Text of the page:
Kosovo Security Barometer - Eighth Edition

Published by:

Kosovar Centre for Security Studies (KCSS)

Title:

Kosovo Security Barometer: Eighth Edition

Author:

Donika Marku

Date:

November 2018

Kosovo Security Barometer (KSB) is a distinctive tool through which Kosovar Centre for Security Studies (KCSS) measures public perceptions. The eighth edition of the KSB report consists of two main chapters. The first chapter measures citizens trust toward Kosovo’s security, justice and central state institutions and the second chapter recordsc itizens perceptions regarding Kosovo’s main internal risks and threats.

Perceptions of trust in state institutions and perceptions of national threats vary with respondents’ ethnicity, gender, zone and district. Therefore, the report provides cross-tabulated data analyses in addition to general interpretation of the data which enables the audience to have a vivid picture and better understanding regarding the citizens’ trust in institutions and their perceived threats. Correspondingly, analysing the trust results based on specific areas, districts, ethnicity, gender, as well as other complementary data related to respondents, allows the audience to explore further the rationale of Kosovar citizens regarding various security and justice related issues.

Based on KSB 2018 results, key highlights follow:

Kosovar citizens trust Security institutions much more than Justice or elected ones;

The Kosovo Security Force remains the most trusted institution in Kosovo;

Once again the Kosovo Security Force resulted being the most trusted institution in Kosovo;

Trust in justice institutions continued to remain very low, even though a slight increase of trust in both judicial institutions is evident (2 percentage points);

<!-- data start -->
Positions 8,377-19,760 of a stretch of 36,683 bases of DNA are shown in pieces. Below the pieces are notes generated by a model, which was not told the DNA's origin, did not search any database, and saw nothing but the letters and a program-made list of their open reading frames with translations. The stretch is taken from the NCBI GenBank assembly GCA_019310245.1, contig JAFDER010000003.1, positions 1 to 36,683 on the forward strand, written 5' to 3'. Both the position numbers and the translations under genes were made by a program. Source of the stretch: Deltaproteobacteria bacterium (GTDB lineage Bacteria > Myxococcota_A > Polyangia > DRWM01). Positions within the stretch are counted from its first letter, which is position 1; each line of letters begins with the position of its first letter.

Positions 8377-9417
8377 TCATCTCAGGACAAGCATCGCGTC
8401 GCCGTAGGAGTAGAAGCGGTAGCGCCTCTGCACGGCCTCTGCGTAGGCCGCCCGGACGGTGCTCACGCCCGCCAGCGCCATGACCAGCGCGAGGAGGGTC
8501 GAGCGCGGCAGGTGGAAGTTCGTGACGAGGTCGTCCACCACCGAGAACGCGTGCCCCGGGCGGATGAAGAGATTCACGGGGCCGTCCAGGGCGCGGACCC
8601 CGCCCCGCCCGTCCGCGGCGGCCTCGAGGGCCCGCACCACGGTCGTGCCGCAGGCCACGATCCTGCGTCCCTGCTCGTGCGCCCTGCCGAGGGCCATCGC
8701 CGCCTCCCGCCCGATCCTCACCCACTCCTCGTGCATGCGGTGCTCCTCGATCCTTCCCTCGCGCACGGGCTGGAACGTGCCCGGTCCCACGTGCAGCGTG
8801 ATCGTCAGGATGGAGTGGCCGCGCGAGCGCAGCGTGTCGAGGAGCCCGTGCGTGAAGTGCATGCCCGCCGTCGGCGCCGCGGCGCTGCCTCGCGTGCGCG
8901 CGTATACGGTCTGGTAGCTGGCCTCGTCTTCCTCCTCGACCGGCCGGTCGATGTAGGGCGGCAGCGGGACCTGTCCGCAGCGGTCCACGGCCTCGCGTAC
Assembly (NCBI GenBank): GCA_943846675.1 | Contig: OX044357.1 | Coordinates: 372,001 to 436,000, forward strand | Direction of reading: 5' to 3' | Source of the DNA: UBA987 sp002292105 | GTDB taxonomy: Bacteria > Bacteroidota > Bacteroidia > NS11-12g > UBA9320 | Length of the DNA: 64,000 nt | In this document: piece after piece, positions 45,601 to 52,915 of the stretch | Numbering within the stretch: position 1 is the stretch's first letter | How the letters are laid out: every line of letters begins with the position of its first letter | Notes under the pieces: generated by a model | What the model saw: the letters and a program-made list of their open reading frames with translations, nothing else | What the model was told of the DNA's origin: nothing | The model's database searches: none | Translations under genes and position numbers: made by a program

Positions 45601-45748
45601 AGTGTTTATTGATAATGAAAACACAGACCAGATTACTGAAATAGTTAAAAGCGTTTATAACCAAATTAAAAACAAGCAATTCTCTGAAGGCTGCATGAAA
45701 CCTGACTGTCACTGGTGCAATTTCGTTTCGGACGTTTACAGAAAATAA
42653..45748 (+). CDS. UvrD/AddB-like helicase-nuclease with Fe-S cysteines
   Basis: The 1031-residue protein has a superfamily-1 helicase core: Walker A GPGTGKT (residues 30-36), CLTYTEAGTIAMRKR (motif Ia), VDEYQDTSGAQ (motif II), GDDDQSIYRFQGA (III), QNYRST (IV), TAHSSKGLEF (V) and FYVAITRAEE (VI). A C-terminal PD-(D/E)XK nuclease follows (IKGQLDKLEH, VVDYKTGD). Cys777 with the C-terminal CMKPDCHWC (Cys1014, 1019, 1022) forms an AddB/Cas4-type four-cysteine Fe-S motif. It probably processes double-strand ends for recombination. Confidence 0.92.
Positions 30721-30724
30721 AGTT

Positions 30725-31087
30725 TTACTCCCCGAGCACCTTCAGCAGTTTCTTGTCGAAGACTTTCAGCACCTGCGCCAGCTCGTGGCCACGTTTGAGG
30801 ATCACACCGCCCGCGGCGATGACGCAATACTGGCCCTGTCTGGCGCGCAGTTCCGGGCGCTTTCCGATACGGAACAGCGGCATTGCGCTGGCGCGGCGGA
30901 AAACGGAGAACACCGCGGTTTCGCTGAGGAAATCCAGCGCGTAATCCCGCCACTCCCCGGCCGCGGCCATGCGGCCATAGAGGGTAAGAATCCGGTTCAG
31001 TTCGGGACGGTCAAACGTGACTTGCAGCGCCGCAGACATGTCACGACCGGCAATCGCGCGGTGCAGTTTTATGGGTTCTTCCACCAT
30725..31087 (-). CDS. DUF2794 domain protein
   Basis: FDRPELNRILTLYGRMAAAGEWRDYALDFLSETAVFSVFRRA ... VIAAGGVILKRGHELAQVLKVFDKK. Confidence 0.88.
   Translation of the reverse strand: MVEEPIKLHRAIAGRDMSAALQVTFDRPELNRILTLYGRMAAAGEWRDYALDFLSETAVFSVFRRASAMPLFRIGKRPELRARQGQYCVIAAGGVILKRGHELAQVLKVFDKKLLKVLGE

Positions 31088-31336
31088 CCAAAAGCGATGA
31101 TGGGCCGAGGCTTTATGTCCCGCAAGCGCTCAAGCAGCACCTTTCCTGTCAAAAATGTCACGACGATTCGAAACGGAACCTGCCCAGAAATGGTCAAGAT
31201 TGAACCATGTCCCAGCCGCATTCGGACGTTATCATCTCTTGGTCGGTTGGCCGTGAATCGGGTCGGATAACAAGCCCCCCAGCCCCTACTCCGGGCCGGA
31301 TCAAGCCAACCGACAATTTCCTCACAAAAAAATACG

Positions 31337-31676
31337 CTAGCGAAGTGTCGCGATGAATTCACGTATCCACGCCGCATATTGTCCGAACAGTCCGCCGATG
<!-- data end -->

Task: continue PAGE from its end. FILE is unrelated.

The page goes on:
Central institutions such as the Assembly of Kosovo and the Government continue to enjoy low trust of citizens while trust in the Municipal administration resulted higher;

The Kosovo Government results as the least trusted central institution in Kosovo;

The citizens’ trust in EULEX continues to remain very low compared to KFOR, which ranks as the second most trusted institution in Kosovo.

The Barometer showed no major differences in results considering correlation between trust and citizens living in rural and urban zones. No major differences were recorded considering districts, except Mitrovica North where trust on Kosovo institution was lower. This has also been reflected when it comes to ethnic communities where Kosovo Serbs respondents in general continue to have less trust in security and justice institutions in Kosovo.

Women tend to have a higher trust towards justice and local institutions than men;

The respondents perceived corruption, unemployment, organized crime as the most dangerous internal threats that Kosovo faces. It should be noted that citizens also expressed a high concern regarding partition of Kosovo and autonomy of Northern Kosovo.

Respondents in rural areas were more concerned about these threats than respondents in urban areas.

Kosovar Serbs feel less threatened by all measured national security threats compare to Kosovar Albanians; yet, respondents of both ethnicities perceive organized crime as a key threat.

The security perimeter showed that respondents feel safer at home or the closer neighbourhood compared to village/town or Kosovo in general.T

his report is published in the framework of the Kosovo Security Barometer Programe.  Perceptions presented in this report are a summary of information gathered from respondents and it solely demonstrates how people perceive institutions. It is no way a conclusive assessment on the quality of the work of institutions subject to this study. It shall serve as an instrument to them toward addressing potential shortcomings, but also an indicator of the effectiveness of their communication with the people.

The views presented in this report are perceptions of the respondents and do not necessarily represent the views of Kosovar Centre for Security Studies. Opinions expressed in this report do not necessarily represent the views of the National Endowment for Democracy (NED).